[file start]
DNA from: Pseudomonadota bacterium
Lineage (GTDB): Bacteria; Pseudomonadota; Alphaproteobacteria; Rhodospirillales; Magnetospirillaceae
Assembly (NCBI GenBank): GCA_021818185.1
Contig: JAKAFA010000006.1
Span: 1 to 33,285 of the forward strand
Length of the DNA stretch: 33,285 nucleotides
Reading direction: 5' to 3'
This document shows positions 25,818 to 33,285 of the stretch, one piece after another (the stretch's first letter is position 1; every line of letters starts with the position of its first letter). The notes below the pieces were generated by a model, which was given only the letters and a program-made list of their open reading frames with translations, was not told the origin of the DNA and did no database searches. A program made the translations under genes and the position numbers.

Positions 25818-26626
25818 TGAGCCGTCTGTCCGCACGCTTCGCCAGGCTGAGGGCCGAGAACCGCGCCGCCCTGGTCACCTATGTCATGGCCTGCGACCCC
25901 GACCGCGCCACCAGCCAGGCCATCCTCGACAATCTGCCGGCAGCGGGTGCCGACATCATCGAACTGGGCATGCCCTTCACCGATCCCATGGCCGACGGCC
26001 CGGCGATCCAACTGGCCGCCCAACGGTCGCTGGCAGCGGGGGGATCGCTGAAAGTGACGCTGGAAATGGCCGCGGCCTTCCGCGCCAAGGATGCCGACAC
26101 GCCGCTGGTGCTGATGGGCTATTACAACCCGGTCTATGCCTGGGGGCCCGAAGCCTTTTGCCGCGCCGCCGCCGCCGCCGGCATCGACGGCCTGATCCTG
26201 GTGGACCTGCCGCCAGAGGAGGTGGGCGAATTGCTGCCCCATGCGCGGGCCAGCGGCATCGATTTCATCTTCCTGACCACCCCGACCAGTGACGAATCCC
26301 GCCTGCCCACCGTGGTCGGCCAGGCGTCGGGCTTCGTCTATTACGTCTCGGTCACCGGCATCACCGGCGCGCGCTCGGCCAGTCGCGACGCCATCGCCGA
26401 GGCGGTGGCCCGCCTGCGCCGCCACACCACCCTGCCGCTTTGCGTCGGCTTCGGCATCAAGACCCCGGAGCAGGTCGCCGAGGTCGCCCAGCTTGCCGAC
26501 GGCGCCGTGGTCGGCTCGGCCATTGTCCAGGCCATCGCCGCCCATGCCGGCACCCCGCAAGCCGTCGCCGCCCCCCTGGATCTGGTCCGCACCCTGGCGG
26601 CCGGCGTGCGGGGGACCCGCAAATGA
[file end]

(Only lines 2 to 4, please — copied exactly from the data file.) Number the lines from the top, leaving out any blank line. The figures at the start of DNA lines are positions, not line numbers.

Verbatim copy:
Lineage (GTDB): Bacteria; Pseudomonadota; Alphaproteobacteria; Rhodospirillales; Magnetospirillaceae
Assembly (NCBI GenBank): GCA_021818185.1
Contig: JAKAFA010000006.1